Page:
To summarize my experience at Norseman, here is the conversation I was having with the sensible part of my brain:
215am Saturday morning, in gymnasium with 50 other people
Matt: Wow, people are up already?
Sensible Matt (SM): Of course they are. Most people went to sleep hours earlier than you and don`t want to be late getting on the ship.
400am on ship as the sun the is coming up on the fjord.
Matt: Wow, it`s cold!
455am standing on edge of ship, waiting to leap 12 feet off the edge into the water
Matt: The longer I wait, the less time I`ll be in the frigid water!
SM: Jump in you wimp so that you are actually ready when the race starts!
About half way through the swim you had to climb out over these big rocks, walk past a fire, show the organizers that you are not hypothermic, then climb back in and swim along the coast to the transition area to finish the 2.4 miles.
Approximately 724am after an hour and 18 minutes of swimming
Matt: How do you walk?
SM: Act normal so that they don`t pull you out of the race for being disoriented!
On the first climb, 3500 ft of switchbacks.
Matt: Why am I not passing tons of people?
SM: Maybe because the people in this race are actually well prepared and are not the standard triathletes who have less climbing skills than you. If you did more than 3 triathlons in preparation, maybe you would not be as surprised.
Matt: But, I did the World`s Toughest half-iron and passed dozens of people on the bike and even placed.
SM: But that race is only marginally harder than other half irons. This is way harder and twice the distance in difficult weather. Toughen up!
On the exposed ridge line at mile 105, after the 5th climb, in the cold fog and rain.
Matt: Wow, this is hard.
SM: What did you expect? You are in the mountains of Norway, on the course of the world`s hardest triathlon. Did you expect sunny So Cal weather and tail winds?
Matt: Well, no, but, you know, just saying. I don`t know. I guess, maybe.
Transition 2, after 125 miles of cycling with 10,000 ft of elevation gain:
Matt: Wow it`s not cold! I can feel my feet. Can`t wait to run.
SM: Remember how Nick told you how important bricks were and you did one?
Matt: Yeah, of course, so I did one.
SM: Just wait and see.
After 3 or 4 miles of the marathon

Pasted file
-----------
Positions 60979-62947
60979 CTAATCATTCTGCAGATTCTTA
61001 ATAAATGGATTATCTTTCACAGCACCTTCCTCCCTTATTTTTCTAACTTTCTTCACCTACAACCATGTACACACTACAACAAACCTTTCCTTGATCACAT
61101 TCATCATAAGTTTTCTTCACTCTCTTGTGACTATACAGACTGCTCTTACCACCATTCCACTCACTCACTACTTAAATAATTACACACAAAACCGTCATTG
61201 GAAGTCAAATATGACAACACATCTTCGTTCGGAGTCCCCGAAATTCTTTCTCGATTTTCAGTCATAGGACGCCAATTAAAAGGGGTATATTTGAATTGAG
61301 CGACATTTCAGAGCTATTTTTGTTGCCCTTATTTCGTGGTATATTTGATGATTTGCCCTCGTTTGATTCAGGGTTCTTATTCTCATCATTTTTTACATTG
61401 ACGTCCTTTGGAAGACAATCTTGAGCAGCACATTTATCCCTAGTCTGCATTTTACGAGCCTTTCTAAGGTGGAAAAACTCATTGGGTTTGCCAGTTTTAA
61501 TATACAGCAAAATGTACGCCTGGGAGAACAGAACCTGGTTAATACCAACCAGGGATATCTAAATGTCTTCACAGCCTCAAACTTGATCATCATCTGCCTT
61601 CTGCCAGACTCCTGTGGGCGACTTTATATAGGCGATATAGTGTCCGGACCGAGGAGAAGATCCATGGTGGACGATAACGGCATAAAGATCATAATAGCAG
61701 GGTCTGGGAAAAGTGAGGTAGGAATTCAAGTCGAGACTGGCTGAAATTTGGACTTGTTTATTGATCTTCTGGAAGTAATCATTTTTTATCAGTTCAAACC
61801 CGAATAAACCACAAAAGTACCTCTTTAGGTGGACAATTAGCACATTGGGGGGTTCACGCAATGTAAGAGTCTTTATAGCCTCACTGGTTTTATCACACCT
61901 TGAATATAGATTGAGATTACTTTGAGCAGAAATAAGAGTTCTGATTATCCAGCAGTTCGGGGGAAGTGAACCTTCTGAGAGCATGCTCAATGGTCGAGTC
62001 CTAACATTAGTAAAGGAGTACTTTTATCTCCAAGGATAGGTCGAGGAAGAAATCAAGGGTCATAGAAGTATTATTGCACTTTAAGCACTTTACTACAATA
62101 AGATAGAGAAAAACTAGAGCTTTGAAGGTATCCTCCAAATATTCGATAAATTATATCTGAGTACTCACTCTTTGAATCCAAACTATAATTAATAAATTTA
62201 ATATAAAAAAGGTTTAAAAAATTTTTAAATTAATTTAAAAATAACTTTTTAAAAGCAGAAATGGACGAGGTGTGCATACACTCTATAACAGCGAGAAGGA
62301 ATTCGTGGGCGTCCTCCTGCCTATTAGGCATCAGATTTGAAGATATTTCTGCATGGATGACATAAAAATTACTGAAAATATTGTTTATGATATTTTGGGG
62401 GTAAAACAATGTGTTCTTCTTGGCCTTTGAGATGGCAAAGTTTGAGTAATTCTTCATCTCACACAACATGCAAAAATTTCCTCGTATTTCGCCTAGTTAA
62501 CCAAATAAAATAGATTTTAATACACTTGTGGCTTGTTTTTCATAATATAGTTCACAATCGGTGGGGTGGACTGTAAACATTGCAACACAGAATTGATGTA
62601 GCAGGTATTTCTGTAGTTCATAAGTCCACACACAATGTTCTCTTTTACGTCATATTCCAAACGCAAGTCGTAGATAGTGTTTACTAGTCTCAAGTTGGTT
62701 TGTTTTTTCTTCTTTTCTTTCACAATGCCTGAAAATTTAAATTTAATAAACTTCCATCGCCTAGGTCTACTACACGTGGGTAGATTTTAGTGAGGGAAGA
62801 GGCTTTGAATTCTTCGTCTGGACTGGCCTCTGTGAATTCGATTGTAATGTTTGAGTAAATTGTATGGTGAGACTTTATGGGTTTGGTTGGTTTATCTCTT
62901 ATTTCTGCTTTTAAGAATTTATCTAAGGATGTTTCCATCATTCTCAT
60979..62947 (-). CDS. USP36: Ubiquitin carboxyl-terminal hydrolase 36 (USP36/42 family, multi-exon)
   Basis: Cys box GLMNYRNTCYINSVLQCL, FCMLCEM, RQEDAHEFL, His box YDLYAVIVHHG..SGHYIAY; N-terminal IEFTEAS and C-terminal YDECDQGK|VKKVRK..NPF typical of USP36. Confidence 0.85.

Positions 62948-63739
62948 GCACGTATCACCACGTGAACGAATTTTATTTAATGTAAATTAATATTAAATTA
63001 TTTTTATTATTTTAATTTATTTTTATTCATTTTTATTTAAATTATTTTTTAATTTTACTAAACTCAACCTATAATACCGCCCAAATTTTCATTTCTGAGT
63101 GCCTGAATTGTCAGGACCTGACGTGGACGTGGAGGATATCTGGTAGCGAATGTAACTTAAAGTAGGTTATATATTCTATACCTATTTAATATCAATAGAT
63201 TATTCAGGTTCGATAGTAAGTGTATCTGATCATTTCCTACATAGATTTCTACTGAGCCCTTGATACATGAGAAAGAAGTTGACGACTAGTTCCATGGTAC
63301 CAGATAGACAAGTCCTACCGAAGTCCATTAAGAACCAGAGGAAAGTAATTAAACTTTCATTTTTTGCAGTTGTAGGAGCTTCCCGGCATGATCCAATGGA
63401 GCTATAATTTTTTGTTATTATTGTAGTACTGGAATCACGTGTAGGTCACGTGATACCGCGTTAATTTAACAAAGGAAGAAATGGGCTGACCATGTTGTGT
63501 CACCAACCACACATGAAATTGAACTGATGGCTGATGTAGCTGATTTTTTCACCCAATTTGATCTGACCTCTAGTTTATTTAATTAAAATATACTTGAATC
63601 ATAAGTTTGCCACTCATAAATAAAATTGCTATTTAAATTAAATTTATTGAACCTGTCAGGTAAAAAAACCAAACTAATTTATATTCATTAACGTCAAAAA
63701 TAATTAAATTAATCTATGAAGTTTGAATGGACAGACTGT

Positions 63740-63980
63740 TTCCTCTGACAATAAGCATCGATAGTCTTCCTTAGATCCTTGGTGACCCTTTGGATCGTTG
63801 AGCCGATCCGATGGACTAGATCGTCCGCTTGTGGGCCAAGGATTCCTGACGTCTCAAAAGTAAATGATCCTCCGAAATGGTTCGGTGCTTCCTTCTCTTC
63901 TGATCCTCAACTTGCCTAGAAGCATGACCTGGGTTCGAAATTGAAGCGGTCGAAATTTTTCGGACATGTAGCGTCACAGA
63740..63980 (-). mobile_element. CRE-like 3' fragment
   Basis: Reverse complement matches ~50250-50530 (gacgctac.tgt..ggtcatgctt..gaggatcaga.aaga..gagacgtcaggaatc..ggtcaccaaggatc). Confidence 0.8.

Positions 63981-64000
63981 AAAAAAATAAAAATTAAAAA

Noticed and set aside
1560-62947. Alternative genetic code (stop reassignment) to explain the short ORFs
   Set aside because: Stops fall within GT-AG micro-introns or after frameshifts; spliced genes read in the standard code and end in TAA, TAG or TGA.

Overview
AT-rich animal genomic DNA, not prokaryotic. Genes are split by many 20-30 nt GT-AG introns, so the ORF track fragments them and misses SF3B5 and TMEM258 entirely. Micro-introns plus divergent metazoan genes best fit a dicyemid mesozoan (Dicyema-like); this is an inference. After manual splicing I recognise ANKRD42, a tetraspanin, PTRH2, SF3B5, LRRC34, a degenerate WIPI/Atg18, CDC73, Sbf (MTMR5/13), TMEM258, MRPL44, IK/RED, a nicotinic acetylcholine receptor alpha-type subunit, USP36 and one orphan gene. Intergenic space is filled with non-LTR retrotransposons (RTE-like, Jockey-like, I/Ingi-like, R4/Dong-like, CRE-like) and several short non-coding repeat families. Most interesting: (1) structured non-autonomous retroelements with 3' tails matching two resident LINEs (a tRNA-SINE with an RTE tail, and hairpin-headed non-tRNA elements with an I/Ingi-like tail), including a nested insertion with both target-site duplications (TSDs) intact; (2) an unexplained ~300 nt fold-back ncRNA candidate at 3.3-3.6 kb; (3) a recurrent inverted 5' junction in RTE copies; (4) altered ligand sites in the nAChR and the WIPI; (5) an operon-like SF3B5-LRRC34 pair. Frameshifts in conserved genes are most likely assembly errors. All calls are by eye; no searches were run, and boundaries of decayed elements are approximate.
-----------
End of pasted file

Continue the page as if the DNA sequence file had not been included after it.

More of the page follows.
Matt: My feel and ankles are killing me! wtf?
SM: See above conversation, dumbass.
From mile 5 to 15 I was feeling pretty good and able to keep a decent pace. Not as fast as I`d hoped to be going, but not just shuffling. When I reached the bottom of `Zombie hill`, a 3000 ft winding climb up to the checkpoint 4 miles up, my crew informed me that I was at risk of not making the cut-off to enter the mountain.
Matt: I can run up this!
SM: If you do, you risk being in poor mental health at the checkpoint and not being able to continue.
Matt: Let`s listen to Norwegian black metal on Max`s ipod. I`ll kill all the zombies on this hill!
At the mountain checkpoint, about 20 miles into the marathon.
Organizer: You missed the mountain cut-off by 10 minutes.
Organizer: Don`t worry though, you would not be able to go to the top anyway. We have not let anyone all the way up for the last couple of hours.
Why did I not push harder if I was close to missing the cut-off? Well, my bike computer stopped working in the rain and I don`t wear a watch. I just had no idea I was close until it was too difficult to make up the time.
Matt: Let`s walk the last 10k.
SM: Hanging out is pretty cool.
So Max, Aidan and myself walked together for the last 10k and finished at the hotel 1000 meters above sea level. I was slightly disoriented and very sore, but not miserable. We had some great conversations about life and about adventure and about what it all means.
My goal time was 15 hours. Factor in the extra miles added to the bike, the headwinds and rain, and my decision to walk the last 10k, and that adds the 3 hours to make my finish time of 18 hours totally fine with me.